Bush Turned His EO on Classified Information into Pixie Dust, Too
Yesterday, I expanded on the reasons why the OLC opinion holding that Presidents aren’t bound by their own Executive Orders is so scary. It means that every Executive Order may have been turned to Pixie Dust by the President–and we’d never know it.
Unless, of course, there were persistent, unpunished violations of what we believed to be the Executive Order. If there were an Executive Order that the Executive branch was publicly flouting, we might assume that Bush had turned that EO, too, into Pixie Dust.
And that is apparently what happened with EO 12958. It governs the treatment of classified information: what can be classified, when it should be declassified, what records one should keep of classification and declassification, and who can declassify classified information, and how classified information should be protected.
It’s an EO that Vice President Cheney has had epic difficulties with.
In 2003, for example, Vice President Cheney (and the President’s Foreign Intelligence Advisory Board) stopped providing the National Archives with data describing his office’s classification and declassification activities. No explanation, he just stopped doing so.
Then, in 2004, the National Archives prepared to do an inspection of OVP, as it is mandated to do. Yet OVP refused to let the NA conduct the inspection.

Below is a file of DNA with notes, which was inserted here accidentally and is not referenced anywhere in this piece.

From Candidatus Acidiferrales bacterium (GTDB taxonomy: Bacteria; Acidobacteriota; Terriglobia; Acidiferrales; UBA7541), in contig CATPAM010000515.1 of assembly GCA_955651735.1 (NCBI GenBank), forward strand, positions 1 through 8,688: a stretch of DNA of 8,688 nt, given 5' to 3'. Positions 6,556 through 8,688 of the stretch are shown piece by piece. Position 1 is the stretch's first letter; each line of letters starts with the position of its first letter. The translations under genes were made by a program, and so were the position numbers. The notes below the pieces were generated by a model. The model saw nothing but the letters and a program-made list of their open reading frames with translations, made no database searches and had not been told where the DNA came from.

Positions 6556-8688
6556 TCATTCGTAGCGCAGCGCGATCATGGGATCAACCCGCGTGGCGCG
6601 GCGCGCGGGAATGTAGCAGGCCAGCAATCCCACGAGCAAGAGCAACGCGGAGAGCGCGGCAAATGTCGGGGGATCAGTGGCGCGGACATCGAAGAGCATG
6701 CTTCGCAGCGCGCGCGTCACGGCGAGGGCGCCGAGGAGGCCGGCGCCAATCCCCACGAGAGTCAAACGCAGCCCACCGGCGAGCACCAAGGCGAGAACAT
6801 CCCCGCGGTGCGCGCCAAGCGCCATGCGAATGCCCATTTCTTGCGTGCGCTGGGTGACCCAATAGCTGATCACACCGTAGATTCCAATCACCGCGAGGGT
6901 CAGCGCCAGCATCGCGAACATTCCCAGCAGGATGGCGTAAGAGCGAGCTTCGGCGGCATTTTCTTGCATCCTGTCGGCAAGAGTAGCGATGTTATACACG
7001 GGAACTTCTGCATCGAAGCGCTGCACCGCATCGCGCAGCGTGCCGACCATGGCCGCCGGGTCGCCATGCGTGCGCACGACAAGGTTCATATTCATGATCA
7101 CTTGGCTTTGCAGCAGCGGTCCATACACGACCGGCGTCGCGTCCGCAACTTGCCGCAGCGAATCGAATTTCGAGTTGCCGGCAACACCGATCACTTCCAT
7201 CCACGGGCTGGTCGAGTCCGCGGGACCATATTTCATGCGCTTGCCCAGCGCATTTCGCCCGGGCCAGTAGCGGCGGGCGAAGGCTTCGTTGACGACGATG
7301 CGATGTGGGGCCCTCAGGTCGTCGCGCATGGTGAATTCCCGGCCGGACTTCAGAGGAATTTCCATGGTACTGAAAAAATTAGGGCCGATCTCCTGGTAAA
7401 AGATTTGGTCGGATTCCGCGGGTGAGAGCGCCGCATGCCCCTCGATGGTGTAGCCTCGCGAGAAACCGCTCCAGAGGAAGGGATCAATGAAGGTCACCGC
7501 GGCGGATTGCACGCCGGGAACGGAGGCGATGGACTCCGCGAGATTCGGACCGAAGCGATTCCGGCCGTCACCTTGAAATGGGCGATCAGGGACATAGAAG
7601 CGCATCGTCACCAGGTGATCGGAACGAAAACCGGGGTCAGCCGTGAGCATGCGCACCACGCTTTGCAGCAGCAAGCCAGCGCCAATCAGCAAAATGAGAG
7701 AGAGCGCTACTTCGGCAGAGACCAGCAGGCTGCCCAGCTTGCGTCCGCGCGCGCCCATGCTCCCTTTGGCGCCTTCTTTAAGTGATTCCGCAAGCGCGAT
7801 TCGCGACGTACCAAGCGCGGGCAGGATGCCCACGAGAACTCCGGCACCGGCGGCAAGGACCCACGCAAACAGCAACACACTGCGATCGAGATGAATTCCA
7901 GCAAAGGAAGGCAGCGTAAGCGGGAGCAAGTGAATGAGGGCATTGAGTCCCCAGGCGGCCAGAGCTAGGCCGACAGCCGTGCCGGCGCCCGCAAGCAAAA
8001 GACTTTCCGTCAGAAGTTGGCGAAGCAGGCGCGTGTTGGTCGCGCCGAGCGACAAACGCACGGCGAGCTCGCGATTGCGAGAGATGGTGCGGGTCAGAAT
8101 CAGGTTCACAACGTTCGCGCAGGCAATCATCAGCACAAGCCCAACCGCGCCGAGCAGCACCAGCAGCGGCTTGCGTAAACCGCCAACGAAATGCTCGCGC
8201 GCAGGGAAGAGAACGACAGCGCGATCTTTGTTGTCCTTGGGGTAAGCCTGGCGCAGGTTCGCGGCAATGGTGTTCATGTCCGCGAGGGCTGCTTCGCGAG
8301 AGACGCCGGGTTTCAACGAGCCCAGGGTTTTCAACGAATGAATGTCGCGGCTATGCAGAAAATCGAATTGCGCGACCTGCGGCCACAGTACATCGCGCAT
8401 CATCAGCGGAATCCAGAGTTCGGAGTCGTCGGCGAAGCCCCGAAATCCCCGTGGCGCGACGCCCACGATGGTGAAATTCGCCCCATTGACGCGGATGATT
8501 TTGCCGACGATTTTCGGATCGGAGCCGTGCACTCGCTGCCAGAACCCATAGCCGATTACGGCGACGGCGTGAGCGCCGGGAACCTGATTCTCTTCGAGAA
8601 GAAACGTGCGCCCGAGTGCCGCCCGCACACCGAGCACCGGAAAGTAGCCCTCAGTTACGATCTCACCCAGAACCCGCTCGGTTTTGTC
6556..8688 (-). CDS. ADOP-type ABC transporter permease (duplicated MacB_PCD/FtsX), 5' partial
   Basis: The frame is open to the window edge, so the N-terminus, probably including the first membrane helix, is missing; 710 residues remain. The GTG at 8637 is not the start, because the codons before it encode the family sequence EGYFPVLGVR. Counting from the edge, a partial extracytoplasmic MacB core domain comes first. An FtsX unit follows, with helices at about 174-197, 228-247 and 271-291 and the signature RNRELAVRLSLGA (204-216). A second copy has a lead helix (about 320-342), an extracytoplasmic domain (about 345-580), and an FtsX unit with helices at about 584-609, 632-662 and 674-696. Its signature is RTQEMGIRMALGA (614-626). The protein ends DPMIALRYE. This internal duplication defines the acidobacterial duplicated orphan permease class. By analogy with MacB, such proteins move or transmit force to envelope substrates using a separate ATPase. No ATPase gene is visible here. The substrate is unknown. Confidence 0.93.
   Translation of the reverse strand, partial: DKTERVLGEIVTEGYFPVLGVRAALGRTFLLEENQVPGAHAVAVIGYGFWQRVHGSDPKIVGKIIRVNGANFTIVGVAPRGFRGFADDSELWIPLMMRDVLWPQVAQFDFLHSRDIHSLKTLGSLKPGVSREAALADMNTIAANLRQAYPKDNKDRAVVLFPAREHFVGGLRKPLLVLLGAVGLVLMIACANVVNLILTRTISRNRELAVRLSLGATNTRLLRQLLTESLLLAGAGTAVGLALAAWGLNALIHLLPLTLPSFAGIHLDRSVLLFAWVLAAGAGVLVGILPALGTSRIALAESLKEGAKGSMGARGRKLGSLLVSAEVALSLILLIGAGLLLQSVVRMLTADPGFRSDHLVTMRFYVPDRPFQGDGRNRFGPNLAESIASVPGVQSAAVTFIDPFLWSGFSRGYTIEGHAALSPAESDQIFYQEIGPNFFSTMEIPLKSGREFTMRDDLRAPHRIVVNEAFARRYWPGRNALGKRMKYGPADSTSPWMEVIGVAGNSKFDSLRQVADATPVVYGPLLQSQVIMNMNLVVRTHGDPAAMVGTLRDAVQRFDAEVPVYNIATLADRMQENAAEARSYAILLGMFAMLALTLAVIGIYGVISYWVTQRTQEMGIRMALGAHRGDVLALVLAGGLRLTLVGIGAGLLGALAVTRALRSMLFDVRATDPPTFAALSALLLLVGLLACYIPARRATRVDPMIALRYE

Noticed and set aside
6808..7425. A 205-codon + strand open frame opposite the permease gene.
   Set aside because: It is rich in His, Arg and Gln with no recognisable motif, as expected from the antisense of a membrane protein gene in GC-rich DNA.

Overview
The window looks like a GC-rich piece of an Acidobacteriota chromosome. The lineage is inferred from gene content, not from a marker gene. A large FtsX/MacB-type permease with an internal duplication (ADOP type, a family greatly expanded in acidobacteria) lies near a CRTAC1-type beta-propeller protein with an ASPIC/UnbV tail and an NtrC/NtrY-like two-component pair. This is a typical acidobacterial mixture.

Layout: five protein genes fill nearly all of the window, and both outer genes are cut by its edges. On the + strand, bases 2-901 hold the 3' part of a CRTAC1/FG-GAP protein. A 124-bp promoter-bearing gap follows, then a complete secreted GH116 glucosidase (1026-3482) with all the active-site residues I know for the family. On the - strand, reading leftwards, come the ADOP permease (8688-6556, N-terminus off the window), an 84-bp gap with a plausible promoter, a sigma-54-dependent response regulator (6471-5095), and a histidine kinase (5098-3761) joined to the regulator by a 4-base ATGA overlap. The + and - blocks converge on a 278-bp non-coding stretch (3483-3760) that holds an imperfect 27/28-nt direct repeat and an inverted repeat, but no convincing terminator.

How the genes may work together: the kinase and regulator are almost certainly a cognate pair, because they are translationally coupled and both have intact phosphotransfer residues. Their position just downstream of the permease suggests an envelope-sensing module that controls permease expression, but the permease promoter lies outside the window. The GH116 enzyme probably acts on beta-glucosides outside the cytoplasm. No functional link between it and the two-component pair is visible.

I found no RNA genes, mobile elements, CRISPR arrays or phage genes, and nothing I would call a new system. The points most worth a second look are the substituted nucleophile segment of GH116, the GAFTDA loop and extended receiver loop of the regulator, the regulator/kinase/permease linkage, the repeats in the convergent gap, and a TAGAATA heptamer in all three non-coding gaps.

Finally, when Bill Leonard of ISOO appealed to DOJ for a ruling on Cheney’s refusal to submit to the plain text meaning of Bush’s EO, he was told (six months later) that the EO had turned to Pixie Dust. Specifically, he was told four years after the fact that President Bush did not intend for OVP to be an agency under the EO.
On July 12, 2007, the Counsel to the President wrote a letter to Congress stating that "[t]he President has asked me to confirm to you that … the Office of the Vice President … is not an ‘agency’ for purposes of the Order." … That statement on behalf of the President resolves the question you presented to the Attorney General. Therefore, the Department of Justice will not be providing an opinion addressing this question.
Poof! Four years after Cheney stopped reporting his classification activities, three years after NA tried to do the original inspection, Bush got around to telling Bill Leonard that the plain text of the EO doesn’t mean what it appears to mean. And Bush only told Leonard that news via Fred Fielding via Sam Brownback via Steven Bradbury. It took Congress threatening to withdraw funding from OVP before the President decided to tell the guy whose job it is that the EO at the center of his mandate doesn’t mean what it appears to mean–and what he has understood it to mean for all the years he has done the job. As Leonard said via email:
I was not told that the Order was in some way being modified, I was told that the Order meant something other than what I (and others) thought a plain text reading would indicate, especially in the context in which it was originally developed.
You see how these Pixie Dust EOs can confuse issues?